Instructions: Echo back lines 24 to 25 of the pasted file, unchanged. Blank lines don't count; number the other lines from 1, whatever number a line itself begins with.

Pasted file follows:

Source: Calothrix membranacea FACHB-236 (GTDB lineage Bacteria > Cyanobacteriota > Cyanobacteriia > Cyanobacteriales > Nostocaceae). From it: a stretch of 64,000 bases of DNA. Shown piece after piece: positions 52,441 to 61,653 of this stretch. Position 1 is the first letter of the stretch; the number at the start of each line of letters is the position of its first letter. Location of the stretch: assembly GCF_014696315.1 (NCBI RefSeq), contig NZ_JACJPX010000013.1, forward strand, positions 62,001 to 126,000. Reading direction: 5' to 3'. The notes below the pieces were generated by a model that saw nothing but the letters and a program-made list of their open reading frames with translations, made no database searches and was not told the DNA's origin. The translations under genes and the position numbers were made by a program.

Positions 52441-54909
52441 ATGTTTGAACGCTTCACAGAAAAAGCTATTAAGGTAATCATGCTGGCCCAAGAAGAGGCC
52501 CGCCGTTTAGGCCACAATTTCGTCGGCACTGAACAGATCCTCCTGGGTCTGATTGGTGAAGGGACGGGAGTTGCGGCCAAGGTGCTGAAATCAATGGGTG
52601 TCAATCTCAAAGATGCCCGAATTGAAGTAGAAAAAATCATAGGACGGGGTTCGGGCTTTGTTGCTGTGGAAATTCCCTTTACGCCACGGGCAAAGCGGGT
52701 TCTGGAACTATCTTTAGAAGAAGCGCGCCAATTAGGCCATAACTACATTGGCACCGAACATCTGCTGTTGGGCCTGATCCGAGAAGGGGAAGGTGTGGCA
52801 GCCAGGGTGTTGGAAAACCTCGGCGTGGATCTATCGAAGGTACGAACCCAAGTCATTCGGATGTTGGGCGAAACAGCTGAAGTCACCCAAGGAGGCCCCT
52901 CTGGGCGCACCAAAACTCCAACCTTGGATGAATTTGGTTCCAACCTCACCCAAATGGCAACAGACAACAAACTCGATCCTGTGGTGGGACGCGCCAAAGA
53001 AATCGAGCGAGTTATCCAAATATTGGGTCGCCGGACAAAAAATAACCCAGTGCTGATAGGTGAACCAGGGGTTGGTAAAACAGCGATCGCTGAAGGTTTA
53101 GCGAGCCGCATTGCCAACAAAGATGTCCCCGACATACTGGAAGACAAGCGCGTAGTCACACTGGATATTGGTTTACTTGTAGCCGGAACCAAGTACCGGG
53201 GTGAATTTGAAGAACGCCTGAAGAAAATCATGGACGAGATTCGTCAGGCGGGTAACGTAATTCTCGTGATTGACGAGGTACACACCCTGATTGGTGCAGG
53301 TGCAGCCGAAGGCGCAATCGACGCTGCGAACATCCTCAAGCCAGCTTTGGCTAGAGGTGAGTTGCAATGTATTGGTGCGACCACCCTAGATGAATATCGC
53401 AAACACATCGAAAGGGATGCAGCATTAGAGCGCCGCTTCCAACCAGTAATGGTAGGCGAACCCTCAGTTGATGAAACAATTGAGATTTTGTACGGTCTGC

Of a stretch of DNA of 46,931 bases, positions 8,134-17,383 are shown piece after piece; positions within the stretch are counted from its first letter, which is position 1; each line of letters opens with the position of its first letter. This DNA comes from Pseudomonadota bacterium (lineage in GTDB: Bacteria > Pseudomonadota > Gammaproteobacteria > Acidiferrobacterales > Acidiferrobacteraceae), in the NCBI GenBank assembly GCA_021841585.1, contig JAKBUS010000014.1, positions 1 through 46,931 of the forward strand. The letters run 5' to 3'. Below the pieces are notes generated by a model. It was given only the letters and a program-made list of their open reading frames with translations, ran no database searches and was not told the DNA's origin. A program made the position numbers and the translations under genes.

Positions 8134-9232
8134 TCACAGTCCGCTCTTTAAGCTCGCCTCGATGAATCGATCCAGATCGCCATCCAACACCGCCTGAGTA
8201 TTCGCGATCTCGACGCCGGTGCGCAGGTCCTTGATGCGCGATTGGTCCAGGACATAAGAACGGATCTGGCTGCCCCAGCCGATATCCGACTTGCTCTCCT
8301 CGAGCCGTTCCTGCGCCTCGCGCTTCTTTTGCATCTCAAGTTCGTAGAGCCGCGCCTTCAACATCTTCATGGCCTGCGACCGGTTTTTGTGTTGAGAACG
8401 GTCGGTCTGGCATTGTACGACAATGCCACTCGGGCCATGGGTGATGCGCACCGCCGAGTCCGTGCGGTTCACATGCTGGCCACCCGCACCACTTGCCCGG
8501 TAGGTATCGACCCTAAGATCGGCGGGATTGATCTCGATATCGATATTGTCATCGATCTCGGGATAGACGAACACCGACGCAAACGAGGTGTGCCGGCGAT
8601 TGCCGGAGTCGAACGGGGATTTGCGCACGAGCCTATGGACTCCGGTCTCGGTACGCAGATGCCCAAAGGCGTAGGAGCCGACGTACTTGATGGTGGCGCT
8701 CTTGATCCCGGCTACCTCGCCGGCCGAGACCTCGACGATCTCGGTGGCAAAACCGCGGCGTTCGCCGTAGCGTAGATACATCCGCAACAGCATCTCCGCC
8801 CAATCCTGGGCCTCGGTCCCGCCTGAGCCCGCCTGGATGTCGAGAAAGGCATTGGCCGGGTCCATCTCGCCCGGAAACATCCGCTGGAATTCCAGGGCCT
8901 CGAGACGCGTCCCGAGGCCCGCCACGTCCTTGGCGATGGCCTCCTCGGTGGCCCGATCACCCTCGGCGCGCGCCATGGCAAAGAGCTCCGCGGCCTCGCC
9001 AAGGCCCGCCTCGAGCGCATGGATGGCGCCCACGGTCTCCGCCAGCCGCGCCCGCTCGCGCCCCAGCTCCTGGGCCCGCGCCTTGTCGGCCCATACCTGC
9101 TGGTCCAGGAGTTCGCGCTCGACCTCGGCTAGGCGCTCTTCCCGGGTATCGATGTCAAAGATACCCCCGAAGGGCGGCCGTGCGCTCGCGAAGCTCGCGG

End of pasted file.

8901 CGAGACGCGTCCCGAGGCCCGCCACGTCCTTGGCGATGGCCTCCTCGGTGGCCCGATCACCCTCGGCGCGCGCCATGGCAAAGAGCTCCGCGGCCTCGCC
9001 AAGGCCCGCCTCGAGCGCATGGATGGCGCCCACGGTCTCCGCCAGCCGCGCCCGCTCGCGCCCCAGCTCCTGGGCCCGCGCCTTGTCGGCCCATACCTGC